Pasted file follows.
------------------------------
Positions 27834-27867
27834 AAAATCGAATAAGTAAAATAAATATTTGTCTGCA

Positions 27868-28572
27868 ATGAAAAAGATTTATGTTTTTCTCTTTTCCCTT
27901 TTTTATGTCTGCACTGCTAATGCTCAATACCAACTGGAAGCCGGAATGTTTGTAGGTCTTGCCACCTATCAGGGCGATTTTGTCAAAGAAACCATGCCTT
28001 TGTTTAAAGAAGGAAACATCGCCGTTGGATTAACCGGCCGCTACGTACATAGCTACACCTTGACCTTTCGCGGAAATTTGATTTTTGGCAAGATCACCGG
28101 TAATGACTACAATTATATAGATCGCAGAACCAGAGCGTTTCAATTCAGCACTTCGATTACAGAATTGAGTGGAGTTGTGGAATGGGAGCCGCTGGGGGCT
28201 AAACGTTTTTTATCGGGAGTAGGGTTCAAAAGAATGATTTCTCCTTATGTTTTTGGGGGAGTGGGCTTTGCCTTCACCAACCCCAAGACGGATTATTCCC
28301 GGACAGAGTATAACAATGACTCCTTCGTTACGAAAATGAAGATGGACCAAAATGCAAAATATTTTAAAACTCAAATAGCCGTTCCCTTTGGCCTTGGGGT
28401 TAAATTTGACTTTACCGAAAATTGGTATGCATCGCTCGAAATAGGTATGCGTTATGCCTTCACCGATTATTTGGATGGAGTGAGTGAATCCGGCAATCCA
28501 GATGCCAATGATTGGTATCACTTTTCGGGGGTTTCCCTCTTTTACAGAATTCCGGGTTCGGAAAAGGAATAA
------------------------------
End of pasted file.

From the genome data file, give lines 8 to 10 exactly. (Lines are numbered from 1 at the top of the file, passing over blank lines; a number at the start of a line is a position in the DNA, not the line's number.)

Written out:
28201 AAACGTTTTTTATCGGGAGTAGGGTTCAAAAGAATGATTTCTCCTTATGTTTTTGGGGGAGTGGGCTTTGCCTTCACCAACCCCAAGACGGATTATTCCC
28301 GGACAGAGTATAACAATGACTCCTTCGTTACGAAAATGAAGATGGACCAAAATGCAAAATATTTTAAAACTCAAATAGCCGTTCCCTTTGGCCTTGGGGT
28401 TAAATTTGACTTTACCGAAAATTGGTATGCATCGCTCGAAATAGGTATGCGTTATGCCTTCACCGATTATTTGGATGGAGTGAGTGAATCCGGCAATCCA